Second, business owners should clearly emphasize the next steps for their company in the will. Sole proprietorship businesses, for instance, become effectively extinct if their owner dies with no will, with assets being liquidated to settle debts and tax obligations and then similarly distributed according to intestate statutes. While limited liability companies are clearer in theory, with rules existing under their operating agreements to determine what happens when a shareholder dies, intestacy law can still enter the picture for selling shares or inheritance tax issues. This may bring survivors into conflict with surviving shareholders, and impede on the business’s success in the long-term.

Third, more broadly, whether the person has a will or is just getting started, it will be important to review its tax and legal provisions carefully. This includes creating charitable trusts that minimize exposure to capital gains tax and reduce the estate tax burden, as well as maximizing charitable donations during the person’s lifetime. Survivors should be as prepared as possible to succeed, in the family business or otherwise, through clear discussions about what is contained in the will, and easing children and grandchildren into the roles eventually expected of them as early as possible.

A close collaboration with estate planning attorneys will produce the most optimal outcome, combining asset and wealth management knowledge with a nuanced understanding of the legal underpinnings of a will. This will be crucial for preventing or minimizing disputes. Existing wills should be regularly reviewed, too – even if nothing has happened to necessitate major changes.

While still living, people exercise maximum control over their legacies and positions in the world. But when they are gone, so is their control, with the fate of what comes next left to their survivors. This, above all, is the most powerful reason why “estate matters” should be at or near the top of priority lists this year.

Title: Harris Shelton Attorney Joe Hanover Recognized at Equality Trailblazers Dedication Ceremony


Photo courtesy of the Downtown Memphis Commission

Harris Shelton was built upon the historical legacy of attorneys who’ve played pivotal roles in major legislative changes. The firm was founded as a result of the joining of two of the oldest law firms in Memphis – Harris, Shelton, Dunlap, Cobb & Ryder PLLC and Hanover, Walsh, Jalenak & Blair PLLC.

Joseph Hanover, partner of the latter firm, was posthumously recognized for his contributions to the Suffragist movement and the ratification of the 19th amendment at the University of Memphis Cecil C. Humphreys School of Law Equality Trailblazers Dedication Ceremony that took place on Sunday, March 27.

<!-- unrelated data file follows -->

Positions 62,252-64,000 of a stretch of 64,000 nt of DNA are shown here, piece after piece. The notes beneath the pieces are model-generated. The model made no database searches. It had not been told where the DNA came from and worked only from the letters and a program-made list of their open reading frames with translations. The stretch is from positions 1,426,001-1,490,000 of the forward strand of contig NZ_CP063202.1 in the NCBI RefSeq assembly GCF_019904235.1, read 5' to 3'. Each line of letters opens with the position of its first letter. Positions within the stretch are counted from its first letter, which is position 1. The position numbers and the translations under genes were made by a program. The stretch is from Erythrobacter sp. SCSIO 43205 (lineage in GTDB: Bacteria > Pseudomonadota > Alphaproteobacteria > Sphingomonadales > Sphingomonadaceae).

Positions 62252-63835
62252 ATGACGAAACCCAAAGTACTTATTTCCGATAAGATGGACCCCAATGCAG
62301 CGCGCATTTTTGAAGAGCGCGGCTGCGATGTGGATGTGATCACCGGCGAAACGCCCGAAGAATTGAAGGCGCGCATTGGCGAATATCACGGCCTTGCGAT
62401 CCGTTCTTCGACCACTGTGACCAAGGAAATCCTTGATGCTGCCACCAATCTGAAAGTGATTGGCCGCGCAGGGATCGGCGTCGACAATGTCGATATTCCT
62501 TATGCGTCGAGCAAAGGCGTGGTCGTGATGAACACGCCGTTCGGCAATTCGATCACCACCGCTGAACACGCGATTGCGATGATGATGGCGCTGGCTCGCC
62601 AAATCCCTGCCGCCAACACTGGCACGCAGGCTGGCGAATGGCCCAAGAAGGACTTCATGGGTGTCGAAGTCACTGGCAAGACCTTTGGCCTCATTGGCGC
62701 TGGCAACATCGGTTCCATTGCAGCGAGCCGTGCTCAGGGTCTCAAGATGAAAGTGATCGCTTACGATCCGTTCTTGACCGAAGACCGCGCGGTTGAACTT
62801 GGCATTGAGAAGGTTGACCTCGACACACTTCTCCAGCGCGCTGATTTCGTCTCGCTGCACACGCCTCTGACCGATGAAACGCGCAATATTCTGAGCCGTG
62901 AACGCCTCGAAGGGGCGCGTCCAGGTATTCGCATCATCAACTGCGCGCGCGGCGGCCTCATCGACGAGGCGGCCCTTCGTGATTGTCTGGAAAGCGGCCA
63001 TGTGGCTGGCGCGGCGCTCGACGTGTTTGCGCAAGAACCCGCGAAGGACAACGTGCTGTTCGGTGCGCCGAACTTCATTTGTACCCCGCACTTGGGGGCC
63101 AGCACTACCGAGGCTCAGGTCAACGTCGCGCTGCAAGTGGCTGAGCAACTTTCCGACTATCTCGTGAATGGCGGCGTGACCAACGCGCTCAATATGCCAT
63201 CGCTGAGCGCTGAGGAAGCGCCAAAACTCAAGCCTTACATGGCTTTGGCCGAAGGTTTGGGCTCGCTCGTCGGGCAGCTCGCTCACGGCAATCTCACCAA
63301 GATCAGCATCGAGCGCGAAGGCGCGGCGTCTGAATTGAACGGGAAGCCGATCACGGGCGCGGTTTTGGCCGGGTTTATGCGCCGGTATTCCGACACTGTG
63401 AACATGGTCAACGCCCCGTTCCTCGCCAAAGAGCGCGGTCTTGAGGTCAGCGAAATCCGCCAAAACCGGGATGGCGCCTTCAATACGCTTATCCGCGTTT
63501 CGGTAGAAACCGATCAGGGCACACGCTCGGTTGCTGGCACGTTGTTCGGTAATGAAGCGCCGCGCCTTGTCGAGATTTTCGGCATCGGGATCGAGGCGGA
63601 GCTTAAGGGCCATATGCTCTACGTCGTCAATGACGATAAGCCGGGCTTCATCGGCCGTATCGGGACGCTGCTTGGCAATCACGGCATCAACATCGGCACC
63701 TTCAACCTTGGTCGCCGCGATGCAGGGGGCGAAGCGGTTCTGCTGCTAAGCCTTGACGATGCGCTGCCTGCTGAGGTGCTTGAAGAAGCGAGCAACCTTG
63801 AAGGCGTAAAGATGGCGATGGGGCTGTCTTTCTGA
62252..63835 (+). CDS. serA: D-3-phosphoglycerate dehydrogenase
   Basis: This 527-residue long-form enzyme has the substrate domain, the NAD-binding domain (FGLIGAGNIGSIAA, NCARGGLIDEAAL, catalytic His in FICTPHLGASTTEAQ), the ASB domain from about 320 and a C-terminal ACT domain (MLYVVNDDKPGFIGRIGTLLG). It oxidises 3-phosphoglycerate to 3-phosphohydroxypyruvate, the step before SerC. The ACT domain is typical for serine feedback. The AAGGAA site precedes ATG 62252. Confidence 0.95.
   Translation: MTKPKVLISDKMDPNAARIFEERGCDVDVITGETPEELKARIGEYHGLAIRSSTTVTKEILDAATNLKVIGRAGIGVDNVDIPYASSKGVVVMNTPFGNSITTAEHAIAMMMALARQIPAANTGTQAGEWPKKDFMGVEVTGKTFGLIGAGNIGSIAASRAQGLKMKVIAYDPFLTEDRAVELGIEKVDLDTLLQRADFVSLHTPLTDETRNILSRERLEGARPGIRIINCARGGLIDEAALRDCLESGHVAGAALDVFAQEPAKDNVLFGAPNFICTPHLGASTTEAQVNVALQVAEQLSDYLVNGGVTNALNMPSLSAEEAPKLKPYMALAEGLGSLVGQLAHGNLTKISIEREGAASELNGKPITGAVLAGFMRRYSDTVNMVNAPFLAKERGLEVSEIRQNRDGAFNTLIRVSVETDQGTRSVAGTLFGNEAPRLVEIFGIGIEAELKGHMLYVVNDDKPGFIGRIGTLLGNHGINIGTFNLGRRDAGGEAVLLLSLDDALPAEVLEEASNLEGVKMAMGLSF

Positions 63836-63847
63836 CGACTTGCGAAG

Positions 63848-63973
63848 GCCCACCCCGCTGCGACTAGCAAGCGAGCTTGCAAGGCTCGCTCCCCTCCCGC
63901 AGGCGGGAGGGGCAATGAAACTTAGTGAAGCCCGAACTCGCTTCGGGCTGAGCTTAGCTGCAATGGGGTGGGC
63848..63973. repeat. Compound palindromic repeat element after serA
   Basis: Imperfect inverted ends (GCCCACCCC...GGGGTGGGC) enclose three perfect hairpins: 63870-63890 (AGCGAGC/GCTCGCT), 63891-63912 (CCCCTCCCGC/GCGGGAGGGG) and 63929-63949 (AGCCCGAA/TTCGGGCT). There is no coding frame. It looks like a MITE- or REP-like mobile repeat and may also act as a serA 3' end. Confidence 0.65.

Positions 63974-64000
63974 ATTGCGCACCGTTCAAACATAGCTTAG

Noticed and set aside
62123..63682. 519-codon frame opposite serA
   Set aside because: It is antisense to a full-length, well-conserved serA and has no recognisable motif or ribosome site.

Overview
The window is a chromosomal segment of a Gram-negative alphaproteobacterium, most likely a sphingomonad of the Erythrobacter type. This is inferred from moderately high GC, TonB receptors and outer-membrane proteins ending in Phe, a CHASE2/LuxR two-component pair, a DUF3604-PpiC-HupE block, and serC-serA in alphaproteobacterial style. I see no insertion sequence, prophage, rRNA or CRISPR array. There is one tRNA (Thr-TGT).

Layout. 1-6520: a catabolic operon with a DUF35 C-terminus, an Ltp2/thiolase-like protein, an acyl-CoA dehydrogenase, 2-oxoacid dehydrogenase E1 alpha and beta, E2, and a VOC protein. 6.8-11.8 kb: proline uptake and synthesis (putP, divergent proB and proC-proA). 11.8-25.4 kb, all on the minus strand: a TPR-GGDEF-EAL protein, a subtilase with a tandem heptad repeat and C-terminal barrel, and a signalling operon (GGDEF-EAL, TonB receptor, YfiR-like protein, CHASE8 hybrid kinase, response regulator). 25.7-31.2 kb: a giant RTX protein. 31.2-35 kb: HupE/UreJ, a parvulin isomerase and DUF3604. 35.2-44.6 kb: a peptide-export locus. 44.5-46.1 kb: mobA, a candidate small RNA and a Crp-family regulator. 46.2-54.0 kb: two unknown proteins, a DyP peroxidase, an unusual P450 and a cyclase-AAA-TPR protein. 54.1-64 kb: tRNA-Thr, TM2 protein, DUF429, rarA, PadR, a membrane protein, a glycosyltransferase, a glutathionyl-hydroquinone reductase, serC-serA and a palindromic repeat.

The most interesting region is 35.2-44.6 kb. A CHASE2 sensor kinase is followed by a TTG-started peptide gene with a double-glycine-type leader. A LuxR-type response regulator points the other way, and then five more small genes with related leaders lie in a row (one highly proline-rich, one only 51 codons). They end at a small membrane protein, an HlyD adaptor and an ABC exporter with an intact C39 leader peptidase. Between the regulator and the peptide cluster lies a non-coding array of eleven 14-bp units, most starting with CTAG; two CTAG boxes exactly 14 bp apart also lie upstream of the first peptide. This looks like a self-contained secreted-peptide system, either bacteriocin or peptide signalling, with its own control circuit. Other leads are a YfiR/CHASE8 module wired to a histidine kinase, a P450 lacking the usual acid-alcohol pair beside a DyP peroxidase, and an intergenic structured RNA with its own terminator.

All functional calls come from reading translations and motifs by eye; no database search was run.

Hanover was a House of Representatives floor leader who kept pro-suffrage votes together. A Polish immigrant who came to the United States at 11 years old, Hanover became a well known attorney and humanitarian as his career advanced. He had deep roots in Memphis, and he attended area public schools and went on to earn his degree from the law school at the University of Memphis.

As a state, Tennessee played an important role in the movement, as it was the final one to ratify the 19th Amendment, giving women the right to vote. During the Trailblazers Dedication Ceremony, a monument to 11 women and one man (Joe Hanover) was unveiled to the public. This public memorial honors Shelby County leaders who participated in the nonviolent efforts to win the right to vote for American women. 

For more information on Hanover’s life and accomplishments, consider visiting the monument located on the promenade behind the University of Memphis law school, or read “Why Can’t Mother Vote” for a glimpse into his work.

Title: Harris Shelton Announces the Addition of Two Attorneys to its Legal Team


Harris Shelton Hanover Walsh, PLLC, one of Memphis’ largest law firms, today announced the expansion of its legal team with two new attorneys. Louis Bernsen practices civil litigation, and Paul Matthews practices in various areas of business and corporate law.

“Harris Shelton has provided successful resolutions for our clients’ most complex and diverse matters for more than 100 years,” said Harris Shelton Managing Member Brett Hughes. “The addition of Louis and Paul to our team creates more opportunities to serve our expanding roster of clients in need of litigation and business law representation.”

Bernsen received his Juris Doctorate from the University of Memphis Cecil C. Humphreys School of Law in 2021. Before joining Harris Shelton as an attorney, Bernsen served as a summer law clerk at the firm. Previously, he also clerked for the Tennessee Attorney General’s Office and worked for the United States Attorney’s Office as a legal intern. Bernsen is a member of the Tennessee Bar Association and the Memphis Bar Association.

Matthews brings more than four decades of legal experience to Harris Shelton. He earned his Juris Doctorate from Vanderbilt University Law School and has received numerous awards for his work, including being designated as one of the Best Lawyers in America and one of the “Top 100 Lawyers in Tennessee” by Mid-South Super Lawyers. He’s also a published author, with writing including books and articles on legal and historical topics.